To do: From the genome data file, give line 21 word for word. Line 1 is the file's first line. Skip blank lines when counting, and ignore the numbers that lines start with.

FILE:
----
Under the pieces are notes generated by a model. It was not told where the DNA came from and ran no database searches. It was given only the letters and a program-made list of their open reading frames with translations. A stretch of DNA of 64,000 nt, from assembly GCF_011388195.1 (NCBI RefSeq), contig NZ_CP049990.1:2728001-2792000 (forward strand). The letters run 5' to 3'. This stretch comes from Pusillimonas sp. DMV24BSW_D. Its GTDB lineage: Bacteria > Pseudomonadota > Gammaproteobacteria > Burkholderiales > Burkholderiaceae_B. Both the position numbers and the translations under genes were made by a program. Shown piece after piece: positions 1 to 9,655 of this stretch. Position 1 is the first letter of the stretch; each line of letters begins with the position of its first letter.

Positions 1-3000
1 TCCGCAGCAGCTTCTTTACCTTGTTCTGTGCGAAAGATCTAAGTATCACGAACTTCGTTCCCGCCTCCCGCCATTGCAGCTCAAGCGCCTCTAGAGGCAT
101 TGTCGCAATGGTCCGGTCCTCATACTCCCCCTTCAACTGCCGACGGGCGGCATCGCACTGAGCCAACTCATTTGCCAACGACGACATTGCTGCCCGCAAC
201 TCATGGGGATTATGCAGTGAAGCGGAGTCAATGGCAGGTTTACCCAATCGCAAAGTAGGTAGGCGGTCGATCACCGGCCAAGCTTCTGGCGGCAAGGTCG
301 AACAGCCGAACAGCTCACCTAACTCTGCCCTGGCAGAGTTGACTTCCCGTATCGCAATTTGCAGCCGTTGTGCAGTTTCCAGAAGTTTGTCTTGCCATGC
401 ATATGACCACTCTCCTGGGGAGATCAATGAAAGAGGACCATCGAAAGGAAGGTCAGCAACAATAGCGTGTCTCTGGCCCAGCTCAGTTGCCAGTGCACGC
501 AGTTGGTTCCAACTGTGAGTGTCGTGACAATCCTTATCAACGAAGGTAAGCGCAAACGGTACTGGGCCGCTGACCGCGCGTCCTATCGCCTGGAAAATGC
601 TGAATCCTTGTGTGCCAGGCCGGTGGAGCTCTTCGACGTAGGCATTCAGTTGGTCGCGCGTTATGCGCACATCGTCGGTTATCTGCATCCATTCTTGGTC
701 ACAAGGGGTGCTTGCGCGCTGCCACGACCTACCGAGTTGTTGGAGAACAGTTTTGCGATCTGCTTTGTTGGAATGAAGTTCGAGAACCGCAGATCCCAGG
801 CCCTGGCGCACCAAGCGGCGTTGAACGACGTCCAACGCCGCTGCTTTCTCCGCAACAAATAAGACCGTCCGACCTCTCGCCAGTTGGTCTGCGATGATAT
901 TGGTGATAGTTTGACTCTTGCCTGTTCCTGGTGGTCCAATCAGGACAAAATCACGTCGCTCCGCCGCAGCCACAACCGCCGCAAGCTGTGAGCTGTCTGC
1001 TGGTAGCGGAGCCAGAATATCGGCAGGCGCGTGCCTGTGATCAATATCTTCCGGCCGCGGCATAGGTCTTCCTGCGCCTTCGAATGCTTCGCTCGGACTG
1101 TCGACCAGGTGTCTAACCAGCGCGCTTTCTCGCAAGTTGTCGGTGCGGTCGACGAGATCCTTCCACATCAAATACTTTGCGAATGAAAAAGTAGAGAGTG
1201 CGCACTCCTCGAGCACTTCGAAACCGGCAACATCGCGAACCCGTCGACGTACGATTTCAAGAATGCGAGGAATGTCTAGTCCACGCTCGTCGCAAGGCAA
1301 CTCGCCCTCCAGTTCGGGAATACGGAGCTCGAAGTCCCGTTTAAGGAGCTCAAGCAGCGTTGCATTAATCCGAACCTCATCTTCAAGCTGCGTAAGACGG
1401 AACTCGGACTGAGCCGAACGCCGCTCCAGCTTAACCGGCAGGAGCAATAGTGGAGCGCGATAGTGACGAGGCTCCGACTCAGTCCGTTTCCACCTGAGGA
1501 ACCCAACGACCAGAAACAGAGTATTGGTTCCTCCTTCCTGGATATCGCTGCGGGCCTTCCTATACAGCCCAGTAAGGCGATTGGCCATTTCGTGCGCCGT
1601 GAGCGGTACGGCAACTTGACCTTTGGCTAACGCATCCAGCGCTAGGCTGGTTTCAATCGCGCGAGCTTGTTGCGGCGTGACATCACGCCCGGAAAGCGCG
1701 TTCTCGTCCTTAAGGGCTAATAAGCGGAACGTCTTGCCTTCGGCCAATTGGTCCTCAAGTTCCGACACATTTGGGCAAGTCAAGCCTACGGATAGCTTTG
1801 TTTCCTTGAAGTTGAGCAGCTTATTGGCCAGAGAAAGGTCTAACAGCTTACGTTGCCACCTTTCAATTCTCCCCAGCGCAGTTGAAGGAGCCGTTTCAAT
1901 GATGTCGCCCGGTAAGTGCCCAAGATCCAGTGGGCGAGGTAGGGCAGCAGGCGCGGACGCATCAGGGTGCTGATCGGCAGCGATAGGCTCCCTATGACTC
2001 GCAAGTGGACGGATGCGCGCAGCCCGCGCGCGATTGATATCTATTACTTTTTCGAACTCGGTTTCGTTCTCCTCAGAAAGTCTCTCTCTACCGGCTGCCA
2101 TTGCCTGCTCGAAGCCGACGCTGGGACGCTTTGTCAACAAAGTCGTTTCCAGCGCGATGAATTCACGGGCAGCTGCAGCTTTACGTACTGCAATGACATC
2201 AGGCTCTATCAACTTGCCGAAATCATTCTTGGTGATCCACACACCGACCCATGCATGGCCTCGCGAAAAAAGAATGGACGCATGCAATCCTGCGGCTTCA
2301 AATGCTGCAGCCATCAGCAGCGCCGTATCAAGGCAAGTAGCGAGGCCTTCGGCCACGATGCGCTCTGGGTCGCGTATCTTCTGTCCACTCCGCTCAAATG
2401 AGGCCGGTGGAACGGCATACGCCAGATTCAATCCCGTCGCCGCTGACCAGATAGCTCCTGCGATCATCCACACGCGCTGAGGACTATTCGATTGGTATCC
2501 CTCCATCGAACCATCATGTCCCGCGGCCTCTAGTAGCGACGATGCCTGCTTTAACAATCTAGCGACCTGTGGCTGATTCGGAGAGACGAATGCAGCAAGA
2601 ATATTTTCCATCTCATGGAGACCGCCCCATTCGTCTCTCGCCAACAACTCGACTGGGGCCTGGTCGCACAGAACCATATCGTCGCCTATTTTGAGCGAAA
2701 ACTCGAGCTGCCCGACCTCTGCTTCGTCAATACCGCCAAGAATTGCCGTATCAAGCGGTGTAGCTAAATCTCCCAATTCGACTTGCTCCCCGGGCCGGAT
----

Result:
1801 TTTCCTTGAAGTTGAGCAGCTTATTGGCCAGAGAAAGGTCTAACAGCTTACGTTGCCACCTTTCAATTCTCCCCAGCGCAGTTGAAGGAGCCGTTTCAAT